Of the nearly 69 million items sold by The Green Shed since the iconic Canberra business first opened its doors in 2010, co-founder Elaine Srejic reckons Lego has generated the most revenue of all the rare gems that have come through their doors.
That’s quite an achievement for the little Danish bricks considering The Green Shed’s sold more than 67,000 bicycles in that time.
The Shed’s also saved more than 65,000 tonnes of goods from going to landfill. And they’ve given away almost 3.4 million items of clothing. But the milestone they celebrated last week was making more than $1 million in donations.
The next milestone will be when co-founders Elaine and Tiny Srejic hand over the reins to Charlie and Sandie Bigg-Wither. Last Thursday (5 March) they all sat proudly atop a cake to mark the achievement at the Civic store.
The Green Shed runs a charity day on the last Wednesday of each month at both its Mugga and Mitchell sheds until $10,000 is raised for a local organisation.
The presentation of a cheque for $10,000 to Nils Lantzke of Alpaca Therapy, which provides animal assisted therapy to patients, staff, friends and family at hospitals and aged care facilities throughout the region, saw The Green Shed reach the seven-figure milestone.
Unfortunately, it was too wet for the alpacas to be there for the cheque presentation; however, some eager magpies waited in line for a slice of the cake in the spirit of The Green Shed, which always pays it forward.
Chief Minister Andrew Barr was invited to help celebrate the cake-cutting and said it was important to recognise the long list of organisations that have benefitted from the Green Shed’s generosity over the years.
“The Green Shed has always been ahead of its time in terms of the circular economy and I think as we politicians head off to COAG (Council of Australian Government) meetings, one of the agenda items will be how we better manage waste in Australia,” Mr Barr told Region Media.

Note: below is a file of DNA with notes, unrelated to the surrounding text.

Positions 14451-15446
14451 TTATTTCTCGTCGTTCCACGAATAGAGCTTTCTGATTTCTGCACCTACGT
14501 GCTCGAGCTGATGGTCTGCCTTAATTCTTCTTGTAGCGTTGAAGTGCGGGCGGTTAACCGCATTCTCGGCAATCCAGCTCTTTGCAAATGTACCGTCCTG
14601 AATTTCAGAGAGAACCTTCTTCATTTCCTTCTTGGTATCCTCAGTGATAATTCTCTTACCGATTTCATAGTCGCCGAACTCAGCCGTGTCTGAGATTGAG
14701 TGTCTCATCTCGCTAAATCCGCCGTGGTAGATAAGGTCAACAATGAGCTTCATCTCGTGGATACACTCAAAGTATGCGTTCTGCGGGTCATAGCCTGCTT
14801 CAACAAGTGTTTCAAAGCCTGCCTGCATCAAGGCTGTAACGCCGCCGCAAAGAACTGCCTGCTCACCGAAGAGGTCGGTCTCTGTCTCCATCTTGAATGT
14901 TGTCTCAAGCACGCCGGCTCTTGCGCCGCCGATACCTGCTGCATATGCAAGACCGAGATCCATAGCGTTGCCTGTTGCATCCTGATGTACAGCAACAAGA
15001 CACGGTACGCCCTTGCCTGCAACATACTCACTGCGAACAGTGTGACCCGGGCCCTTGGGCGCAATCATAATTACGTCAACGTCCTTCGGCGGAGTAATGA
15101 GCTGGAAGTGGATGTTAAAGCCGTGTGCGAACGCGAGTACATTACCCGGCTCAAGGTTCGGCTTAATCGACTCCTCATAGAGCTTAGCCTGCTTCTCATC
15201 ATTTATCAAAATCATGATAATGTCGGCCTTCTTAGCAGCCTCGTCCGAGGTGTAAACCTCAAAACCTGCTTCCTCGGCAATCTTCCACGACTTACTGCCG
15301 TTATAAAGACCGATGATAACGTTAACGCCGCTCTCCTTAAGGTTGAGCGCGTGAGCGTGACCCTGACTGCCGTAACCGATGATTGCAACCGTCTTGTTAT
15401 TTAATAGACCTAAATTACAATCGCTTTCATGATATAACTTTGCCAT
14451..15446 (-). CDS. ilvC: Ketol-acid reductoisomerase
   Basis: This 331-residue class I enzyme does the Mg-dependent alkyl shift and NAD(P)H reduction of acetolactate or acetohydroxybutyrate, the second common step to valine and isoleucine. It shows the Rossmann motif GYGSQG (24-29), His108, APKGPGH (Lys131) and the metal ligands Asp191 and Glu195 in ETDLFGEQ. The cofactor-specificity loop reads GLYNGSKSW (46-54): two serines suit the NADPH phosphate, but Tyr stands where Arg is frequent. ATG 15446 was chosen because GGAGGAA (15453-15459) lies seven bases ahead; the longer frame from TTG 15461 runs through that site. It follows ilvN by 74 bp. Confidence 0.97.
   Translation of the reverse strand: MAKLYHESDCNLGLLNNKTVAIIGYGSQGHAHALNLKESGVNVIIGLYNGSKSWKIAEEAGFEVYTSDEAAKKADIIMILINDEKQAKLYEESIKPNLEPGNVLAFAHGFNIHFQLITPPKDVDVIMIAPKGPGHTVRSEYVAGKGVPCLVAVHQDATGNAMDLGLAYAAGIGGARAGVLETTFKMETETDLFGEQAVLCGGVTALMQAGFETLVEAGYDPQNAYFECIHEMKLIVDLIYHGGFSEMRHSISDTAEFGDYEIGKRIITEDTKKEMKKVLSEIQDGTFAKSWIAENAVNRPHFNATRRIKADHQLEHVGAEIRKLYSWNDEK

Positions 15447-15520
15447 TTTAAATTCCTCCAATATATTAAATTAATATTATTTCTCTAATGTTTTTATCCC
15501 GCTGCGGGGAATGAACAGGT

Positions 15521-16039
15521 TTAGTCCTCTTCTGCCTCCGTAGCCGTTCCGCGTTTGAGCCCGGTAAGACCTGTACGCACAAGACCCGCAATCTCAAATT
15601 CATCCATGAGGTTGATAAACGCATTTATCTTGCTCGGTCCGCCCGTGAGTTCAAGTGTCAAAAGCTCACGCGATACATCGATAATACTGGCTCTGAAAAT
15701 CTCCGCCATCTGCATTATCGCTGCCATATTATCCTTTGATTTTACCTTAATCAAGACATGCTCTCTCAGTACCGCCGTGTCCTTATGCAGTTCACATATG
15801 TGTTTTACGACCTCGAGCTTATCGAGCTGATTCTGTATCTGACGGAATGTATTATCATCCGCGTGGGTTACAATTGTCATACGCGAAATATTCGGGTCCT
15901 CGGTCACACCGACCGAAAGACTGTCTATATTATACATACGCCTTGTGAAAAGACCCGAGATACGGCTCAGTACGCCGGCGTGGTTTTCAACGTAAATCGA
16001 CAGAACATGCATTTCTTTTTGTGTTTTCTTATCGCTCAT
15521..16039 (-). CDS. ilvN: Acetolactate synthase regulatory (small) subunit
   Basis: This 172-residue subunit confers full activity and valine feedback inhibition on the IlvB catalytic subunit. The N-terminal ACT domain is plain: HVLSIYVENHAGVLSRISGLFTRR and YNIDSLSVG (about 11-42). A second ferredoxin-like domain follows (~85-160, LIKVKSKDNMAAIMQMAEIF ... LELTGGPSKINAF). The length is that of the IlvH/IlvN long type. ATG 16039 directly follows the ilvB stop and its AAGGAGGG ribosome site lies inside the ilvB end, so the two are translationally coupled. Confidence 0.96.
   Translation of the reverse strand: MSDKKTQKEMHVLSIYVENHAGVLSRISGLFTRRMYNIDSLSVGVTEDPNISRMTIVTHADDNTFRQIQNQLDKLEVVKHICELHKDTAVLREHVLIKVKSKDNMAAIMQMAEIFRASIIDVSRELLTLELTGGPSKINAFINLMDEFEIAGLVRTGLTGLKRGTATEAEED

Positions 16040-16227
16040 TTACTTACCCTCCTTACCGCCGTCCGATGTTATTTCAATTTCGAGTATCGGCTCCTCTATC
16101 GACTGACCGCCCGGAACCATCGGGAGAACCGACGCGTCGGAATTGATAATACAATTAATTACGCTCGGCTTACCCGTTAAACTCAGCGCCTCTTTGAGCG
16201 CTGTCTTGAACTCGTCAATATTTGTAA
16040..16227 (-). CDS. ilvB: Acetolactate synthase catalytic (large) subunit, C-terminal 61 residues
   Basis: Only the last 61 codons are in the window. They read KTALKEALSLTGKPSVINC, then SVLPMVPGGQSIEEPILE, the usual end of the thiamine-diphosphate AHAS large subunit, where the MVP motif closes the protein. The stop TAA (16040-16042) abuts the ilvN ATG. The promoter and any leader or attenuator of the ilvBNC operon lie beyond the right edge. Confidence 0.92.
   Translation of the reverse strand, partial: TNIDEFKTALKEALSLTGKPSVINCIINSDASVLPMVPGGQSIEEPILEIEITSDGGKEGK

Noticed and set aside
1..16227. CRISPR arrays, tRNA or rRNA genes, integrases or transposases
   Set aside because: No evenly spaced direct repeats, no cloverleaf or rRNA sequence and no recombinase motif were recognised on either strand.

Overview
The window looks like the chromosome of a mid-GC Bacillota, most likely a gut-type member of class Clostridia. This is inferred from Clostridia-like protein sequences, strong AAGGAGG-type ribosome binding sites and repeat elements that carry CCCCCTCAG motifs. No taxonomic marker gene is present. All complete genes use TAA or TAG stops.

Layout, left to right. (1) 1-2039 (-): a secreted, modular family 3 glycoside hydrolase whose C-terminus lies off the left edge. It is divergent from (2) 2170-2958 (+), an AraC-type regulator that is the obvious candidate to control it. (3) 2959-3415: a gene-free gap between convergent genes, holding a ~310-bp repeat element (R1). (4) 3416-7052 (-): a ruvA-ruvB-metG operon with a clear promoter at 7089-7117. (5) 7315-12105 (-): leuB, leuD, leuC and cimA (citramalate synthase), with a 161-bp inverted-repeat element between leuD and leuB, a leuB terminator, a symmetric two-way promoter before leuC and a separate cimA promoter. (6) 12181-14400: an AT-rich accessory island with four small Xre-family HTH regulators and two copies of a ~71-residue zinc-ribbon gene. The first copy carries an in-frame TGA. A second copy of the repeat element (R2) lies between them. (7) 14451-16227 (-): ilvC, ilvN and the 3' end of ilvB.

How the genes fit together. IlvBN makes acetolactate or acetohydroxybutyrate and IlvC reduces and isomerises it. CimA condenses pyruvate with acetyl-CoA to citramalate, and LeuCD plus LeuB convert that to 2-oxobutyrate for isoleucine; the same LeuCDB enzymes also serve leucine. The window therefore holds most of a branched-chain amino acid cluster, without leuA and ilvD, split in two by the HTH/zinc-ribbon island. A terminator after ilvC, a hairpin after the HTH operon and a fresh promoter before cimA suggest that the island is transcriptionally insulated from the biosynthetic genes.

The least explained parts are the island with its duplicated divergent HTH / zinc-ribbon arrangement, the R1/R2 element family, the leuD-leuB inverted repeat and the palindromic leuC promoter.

Elaine wouldn’t disagree.
“We have worked to build an iconic local business, one that is self-sustaining and provides huge community supports wherever opportunity affords us,” Elaine said.
“To add to this, we seek to adopt a circular economy perspective to help lessen waste heading to landfill.”
Elaine said The Green Shed employs more than 75 people in the ACT region (including 12 with an intellectual disability) and has been recognised for promoting inclusion in the workplace.
Husband and numbers man Goran ‘Tiny’ Srejic said the Green Shed operates at almost zero cost to the taxpayer, yet recovers approximately 8,000 tonnes of reuseable goods each year.
He conservatively estimates they offset more than half of the total ACT emissions from waste each year.
“We have given the equivalent of 10 pieces of clothing to every person in Canberra. We recycle 180,000 items a week and we’re now up to almost 70 million items since we started.”
Tiny said 95 per cent of clothing donated to The Green Shed is given away for free to the public, to assist housing groups, domestic violence support teams, church organisations and refugee advocates, while a lot of furniture and supplies are provided at no cost when they settle into a new home.
“Along with the million dollars, we’ve also donated a couple of million dollars worth of items as well. We don’t like to say it too much, but we just think it’s important to be able to do this for the community,” Tiny said.
But wait, there’s more … The Green Shed has more than 40,000 followers on its Facebook page, which is more than one-tenth of the Canberra population. They also welcome 20,000 visitors each week across their four outlets.
“We have been running The Green Shed since January 2010 and are very proud of our achievements to date,” Elaine said.
“We no longer deal with board members and directors and managers, it’s just us, so if we think of an idea, we can just say, ‘yes, let’s do that silly thing’ and we can do it.”
But in about five weeks, Elaine and Tiny will be taking on their next adventure, opening a maze and amusement park in their home country of Serbia which they have been building for the past seven years.
Sandie said they are constantly amazed by the wonderful things people bring in to The Green Shed.
“The reason we can do all these things for communities is that people bring us so much stuff, so it enables us to be generous, and the more generous we are, the more stuff we get.”
The Canberra community can definitely count on another million dollars to come.
To learn more, visit The Green Shed.